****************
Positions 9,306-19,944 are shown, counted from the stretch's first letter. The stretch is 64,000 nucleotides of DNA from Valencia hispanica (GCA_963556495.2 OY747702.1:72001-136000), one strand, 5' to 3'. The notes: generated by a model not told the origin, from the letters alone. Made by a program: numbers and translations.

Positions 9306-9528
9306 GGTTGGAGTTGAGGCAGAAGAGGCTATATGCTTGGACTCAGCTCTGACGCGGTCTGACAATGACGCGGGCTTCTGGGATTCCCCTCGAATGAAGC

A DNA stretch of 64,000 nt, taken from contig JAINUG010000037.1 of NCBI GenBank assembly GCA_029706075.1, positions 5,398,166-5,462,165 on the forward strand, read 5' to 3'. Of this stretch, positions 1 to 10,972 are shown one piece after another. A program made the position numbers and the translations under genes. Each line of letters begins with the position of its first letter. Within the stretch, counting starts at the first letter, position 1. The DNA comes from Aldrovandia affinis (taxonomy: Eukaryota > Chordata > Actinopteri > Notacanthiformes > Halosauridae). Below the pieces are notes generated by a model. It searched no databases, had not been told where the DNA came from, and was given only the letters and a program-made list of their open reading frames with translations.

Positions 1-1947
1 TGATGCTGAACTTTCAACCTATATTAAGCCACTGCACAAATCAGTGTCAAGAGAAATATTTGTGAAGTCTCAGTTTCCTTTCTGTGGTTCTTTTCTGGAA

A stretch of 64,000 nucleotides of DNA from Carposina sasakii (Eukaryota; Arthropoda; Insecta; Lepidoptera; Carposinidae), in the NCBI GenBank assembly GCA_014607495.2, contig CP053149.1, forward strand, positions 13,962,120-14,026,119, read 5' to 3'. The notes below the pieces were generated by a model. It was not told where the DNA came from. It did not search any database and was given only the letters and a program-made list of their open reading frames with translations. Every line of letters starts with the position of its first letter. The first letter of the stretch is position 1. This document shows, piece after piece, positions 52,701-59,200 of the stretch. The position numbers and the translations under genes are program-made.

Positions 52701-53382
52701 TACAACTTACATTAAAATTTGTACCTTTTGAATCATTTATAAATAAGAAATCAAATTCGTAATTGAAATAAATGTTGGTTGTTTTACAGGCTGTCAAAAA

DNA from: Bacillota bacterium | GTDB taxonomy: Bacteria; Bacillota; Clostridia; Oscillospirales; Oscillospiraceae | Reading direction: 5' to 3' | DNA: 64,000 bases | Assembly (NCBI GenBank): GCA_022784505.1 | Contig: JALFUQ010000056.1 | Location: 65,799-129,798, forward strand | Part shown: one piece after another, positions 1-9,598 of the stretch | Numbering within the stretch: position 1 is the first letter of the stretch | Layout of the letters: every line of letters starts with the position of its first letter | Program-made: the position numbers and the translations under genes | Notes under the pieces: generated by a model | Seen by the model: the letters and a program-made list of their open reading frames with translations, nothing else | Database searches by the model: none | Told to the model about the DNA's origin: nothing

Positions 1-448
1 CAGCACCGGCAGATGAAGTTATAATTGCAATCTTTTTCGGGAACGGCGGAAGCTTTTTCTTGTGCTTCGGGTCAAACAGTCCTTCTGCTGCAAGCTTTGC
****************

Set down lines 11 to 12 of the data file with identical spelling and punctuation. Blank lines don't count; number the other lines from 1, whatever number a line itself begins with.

Positions 1-448
1 CAGCACCGGCAGATGAAGTTATAATTGCAATCTTTTTCGGGAACGGCGGAAGCTTTTTCTTGTGCTTCGGGTCAAACAGTCCTTCTGCTGCAAGCTTTGC